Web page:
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The dynamic, in the selection for a successor, is very much the father figure – an ultimate, revered, unmodern father figure (no psychology allowed here) – picking from among his devoted children, primarily a close circle of women he has mentored for many years. If the Guardian itself were to write this story of the culture at the Guardian it would likely be quite a disapproving one about the patriarchal male exercising undue and manipulative control over the dependent women around him. That in itself presents a curious management bind. Given the Guardian’s high levels of correctness and self-consciousness, the expectation is that Rusbridger’s successor will be a woman. But the women at hand are all acolytes, who have spent most of their careers in devoted attendance to their boss, and hence lack independence or their own authority. In recent years, this circle of followers and potential successors has consisted of four women, each of whom has performed duties of factotum, office wife, deputy, alter ego, and keeper of the Rusbridger flame.

Michael Wolff gets his Guardian-trolling punches in early, with this rather nasty piece about the leading candidates to succeed Alan Rusbridger.

“The poisoned chalice: who will succeed Alan Rusbridger?”

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This paper discusses the various ways in which a community newspaper in Mozambique is creatively appropriating new media technologies to enhance its news production and distribution practices. Far from being backward, the case of @Verdade demonstrates that despite being under-resourced, community newspapers in Africa are catching up in terms of creatively appropriating new media technologies. Besides spawning new ways of practising journalism, this article argues that the pervasiveness of new media technologies in the routines of the @Verdade newsroom has engendered collaborative storytelling while at the same time destabilizing traditional journalism’s ethical practices. Using data drawn from qualitative research, the study discusses how the use of social network sites, the mobile phone as well as the internet in general are aiding @Verdade to generate and engage with news sources as well as deliver content to diverse audiences. Drawing on structuration theory (as modified by Orlikowski) and the sociology of journalism approach, the paper argues that the disruptive impact of new media technologies needs to be understood as a duality of influences—the human agency of individual journalists and owners (internal newsroom creativity) vis-à-vis the wider context of news production (restructuring of journalism practice).

Historically, news organizations have sought to protect themselves from the vagaries of economics and third-party suppliers by investing considerably in both production and distribution infrastructure, says Michael Stamm, an associate professor in history and journalism at Michigan State University. Stamm is currently writing a book about the history of the Tribune Company, which in the early 20th century even built its own paper mills to protect against price fluctuations in the paper market. “Paper prices went up really dramatically during World War I,” Stamm says. “There were companies that were basically pushed out of business because they couldn’t afford to print the paper and make money doing it.” Just because digital news operations no longer need a physical plant to get started doesn’t mean they don’t need to be concerned about their distribution infrastructure, says Stamm. “In some ways,” he says, “bandwidth is now what paper used to be.”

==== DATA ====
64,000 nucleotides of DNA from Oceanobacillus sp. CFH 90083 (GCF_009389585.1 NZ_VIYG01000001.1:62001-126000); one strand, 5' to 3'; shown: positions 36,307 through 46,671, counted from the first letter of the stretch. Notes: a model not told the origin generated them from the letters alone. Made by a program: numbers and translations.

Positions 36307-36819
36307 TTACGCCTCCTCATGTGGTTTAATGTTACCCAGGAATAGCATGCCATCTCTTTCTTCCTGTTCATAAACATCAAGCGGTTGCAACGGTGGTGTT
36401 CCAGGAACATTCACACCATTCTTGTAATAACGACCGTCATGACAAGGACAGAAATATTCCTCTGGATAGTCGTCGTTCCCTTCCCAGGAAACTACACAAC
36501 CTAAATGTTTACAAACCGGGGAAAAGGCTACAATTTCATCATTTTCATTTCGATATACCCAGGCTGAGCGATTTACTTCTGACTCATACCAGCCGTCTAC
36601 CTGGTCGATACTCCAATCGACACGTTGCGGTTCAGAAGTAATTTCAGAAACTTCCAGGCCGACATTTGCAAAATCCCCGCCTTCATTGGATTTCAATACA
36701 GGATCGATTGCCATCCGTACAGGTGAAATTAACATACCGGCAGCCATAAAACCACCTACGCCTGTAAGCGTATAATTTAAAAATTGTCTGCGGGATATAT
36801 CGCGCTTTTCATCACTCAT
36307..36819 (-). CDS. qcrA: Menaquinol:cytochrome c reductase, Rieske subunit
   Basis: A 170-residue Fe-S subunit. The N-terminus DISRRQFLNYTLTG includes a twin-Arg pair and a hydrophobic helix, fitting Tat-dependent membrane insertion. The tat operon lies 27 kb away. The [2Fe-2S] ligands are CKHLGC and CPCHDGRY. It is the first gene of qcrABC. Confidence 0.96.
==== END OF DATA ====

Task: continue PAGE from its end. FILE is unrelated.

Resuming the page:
The new-look FT, meanwhile, boasts a specially-designed font called Financier and introduces a regular sports column on a Monday. But this ostensibly modest “refresh” reflects a huge shift in working practices, which a memo sent out before the summer holidays described as “completing the digital newsroom”. Under the banner “one global newspaper” a single international edition will cover Asia, Europe and the US. The UK and US editions will still be updated but the aim is for the newspaper to be “a quality snapshot in time” while news is updated online. A small team of about 15 people led by FT veteran and former night editor Hugh Carnegy will produce the paper, some of which will have appeared online first. “We don’t want copy being handled by five or six people, that’s not necessary. Website copy will appear in the paper.”

La familia Agois vendió el 54% de las acciones de Epensa al Grupo El Comercio. Con esta operación, la actividad de la prensa escrita se encuentra altamente concentrada y el grupo El Comercio se coloca en una clara posición de dominio en el mercado al pasar a concentrar más 77% de la publicidad y la venta de ejemplares de la prensa escrita en el Perú, algo inédito y quizás no visto en otro país de corte democrático.